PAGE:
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Combination Models of Prevention

Just as combination treatment attacks HIV at different phases of virus replication, combination prevention includes various behavior strategies that informed individuals, who are in a position to decide for themselves, can choose to employ at different times in their lives to reduce their risk of exposing themselves, or others, to HIV. (Global HIV Prevention Working Group, 2003).

ABC Model of Prevention

A is for Abstinence - not engaging in sexual intercourse or delaying sexual debut. Whether abstinence occurs by delaying sexual debut or by adopting a period of abstinence at a later stage, access to information and education about alternative safer sexual practices is critical to avoid HIV infection when sexual activity begins or is resumed.

B is for Being faithful (sometimes Be safer) - being faithful to one's partner or reducing the number of sexual partners. Having fewer sexual partners reduces the risk of HIV exposure. However, strategies to promote faithfulness among couples only lead to lower incidence of HIV when neither partner has HIV infection and both are consistently faithful.

C is for Correct and Consistent Condom use - condoms reduce the risk of HIV transmission for sexually active people, couples in which one person is HIV-positive, sex workers, and their clients. Research has found that if people do not have access to condoms, other prevention strategies lose much of their potential effectiveness.

A, B and C interventions can be adapted and combined in a balanced approach that will vary according to the cultural context, the population being addressed, and the phase of the epidemic.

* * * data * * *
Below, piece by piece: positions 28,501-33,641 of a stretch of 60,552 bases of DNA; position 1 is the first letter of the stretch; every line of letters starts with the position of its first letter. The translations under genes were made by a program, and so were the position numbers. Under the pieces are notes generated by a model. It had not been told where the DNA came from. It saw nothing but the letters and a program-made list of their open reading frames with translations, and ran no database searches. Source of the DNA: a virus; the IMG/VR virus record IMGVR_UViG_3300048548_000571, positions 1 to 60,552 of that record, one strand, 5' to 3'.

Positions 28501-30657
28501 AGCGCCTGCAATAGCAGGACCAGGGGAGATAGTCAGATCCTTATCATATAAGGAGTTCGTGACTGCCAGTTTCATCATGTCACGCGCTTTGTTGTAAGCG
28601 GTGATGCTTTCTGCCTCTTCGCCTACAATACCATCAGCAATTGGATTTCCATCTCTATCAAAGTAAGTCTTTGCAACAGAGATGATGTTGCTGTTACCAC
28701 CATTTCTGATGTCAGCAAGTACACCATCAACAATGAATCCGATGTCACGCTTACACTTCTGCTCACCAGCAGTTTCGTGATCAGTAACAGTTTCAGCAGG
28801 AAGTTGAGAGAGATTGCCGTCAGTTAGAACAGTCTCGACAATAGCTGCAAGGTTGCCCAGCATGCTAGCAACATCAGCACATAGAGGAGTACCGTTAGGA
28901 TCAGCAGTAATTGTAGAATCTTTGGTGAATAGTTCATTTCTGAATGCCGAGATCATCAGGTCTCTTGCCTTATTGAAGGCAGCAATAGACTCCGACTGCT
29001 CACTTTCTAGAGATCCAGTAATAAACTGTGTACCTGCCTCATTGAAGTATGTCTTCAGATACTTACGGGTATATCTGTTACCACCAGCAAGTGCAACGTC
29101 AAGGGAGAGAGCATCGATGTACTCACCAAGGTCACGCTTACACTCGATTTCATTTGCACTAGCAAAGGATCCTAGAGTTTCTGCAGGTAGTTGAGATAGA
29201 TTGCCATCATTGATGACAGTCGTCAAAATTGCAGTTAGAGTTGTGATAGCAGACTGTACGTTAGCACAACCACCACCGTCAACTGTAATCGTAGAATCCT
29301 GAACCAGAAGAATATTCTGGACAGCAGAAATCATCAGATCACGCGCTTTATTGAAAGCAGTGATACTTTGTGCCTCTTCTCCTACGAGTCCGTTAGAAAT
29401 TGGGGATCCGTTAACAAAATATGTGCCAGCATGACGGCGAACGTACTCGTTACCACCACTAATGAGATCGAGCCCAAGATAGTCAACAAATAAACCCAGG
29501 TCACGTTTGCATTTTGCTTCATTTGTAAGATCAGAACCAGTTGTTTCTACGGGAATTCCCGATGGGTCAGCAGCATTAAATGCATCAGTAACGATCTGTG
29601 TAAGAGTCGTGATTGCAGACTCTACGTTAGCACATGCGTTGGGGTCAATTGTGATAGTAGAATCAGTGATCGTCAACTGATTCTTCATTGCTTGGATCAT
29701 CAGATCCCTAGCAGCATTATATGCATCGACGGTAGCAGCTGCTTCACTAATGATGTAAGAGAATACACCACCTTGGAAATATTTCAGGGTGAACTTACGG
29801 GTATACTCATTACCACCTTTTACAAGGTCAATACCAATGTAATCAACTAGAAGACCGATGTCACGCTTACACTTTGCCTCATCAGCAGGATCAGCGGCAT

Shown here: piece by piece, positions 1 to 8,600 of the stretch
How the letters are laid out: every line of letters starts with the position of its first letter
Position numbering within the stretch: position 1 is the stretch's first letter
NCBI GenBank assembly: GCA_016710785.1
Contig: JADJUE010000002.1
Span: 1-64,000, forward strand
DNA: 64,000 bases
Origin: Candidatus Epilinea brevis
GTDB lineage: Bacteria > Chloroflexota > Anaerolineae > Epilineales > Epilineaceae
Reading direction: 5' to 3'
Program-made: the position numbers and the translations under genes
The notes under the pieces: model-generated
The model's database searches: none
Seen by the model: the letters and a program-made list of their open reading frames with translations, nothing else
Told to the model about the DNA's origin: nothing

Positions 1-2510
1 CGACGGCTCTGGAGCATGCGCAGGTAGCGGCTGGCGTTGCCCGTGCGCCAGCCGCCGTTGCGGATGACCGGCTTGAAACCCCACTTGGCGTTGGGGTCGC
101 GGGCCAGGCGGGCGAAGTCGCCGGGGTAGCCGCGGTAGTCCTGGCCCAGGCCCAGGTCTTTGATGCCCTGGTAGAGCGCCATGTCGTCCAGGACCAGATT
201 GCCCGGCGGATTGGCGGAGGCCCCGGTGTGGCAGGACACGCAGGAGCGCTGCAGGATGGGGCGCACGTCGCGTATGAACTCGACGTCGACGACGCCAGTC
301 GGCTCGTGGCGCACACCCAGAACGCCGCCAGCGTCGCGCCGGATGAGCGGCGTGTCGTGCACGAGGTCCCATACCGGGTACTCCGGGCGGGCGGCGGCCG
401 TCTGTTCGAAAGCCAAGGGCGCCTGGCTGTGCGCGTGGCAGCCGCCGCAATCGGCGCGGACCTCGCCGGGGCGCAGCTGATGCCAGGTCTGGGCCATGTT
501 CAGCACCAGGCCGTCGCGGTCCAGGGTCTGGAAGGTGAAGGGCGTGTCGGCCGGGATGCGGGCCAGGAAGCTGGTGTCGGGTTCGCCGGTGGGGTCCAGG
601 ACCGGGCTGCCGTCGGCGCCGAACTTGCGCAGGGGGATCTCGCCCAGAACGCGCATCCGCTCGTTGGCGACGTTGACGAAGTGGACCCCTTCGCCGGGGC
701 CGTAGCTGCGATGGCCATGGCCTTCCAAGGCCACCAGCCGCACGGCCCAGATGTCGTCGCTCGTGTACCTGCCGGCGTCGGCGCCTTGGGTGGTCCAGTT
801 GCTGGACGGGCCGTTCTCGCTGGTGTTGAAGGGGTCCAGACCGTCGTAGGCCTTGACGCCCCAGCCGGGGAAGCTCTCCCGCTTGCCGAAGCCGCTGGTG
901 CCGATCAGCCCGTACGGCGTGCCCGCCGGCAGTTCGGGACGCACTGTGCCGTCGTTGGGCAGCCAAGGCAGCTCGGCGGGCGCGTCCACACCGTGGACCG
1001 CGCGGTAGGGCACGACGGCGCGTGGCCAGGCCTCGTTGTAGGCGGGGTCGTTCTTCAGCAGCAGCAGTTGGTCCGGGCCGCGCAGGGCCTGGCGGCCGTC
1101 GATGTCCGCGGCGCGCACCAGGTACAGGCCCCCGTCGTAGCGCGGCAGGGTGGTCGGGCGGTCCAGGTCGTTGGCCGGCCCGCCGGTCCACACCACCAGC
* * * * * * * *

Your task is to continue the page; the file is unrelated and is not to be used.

Source: 2004 Report on the global AIDS epidemic, UNAIDS

SAVE model of Prevention

S refers to safer practices - covering all the different modes of HIV transmission. For example: safe blood for blood transfusion; barrier methods for penetrative sexual intercourse; sterile needles and syringes for injecting; safer methods for scarification; and adoption of universal medical precautions.

A refers to available medications. - Antiretroviral (ARV) therapy is by no means the only medical intervention needed by people living with HIV. Long before it may be necessary, or desirable, for a person to commence ARV therapy, some HIV associated infections will have to be treated. Treating these infections results in better quality of life, better health, and longer term survival. Every person needs good nutrition and clean water, and this is especially true for people living with HIV and AIDS.

V refers to voluntary counseling and testing. - Individuals who know their HIV status are in a better position to protect themselves from infection; and if they are HIV-positive, from infecting another. Someone who is HIV-positive can be provided with information and support to enable them to live positively. People who are ignorant of their HIV status, or who are not cared for, can be sources of new HIV infections.

E refers to empowerment through education. - It is not possible to make informed decisions about any aspect of HIV or personal behavior without access to all the relevant facts. Inaccurate information and ignorance are two of the greatest factors driving HIV and AIDS related stigma and discrimination. Correct, non-judgmental information needs to be disseminated to all, both inside and outside the church. This will assist people to live positively - whatever their HIV status - and to break down barriers which HIV has created between people and within communities. Education also includes information on good nutrition, stress management, and the need for physical exercise.

Source: INERELA+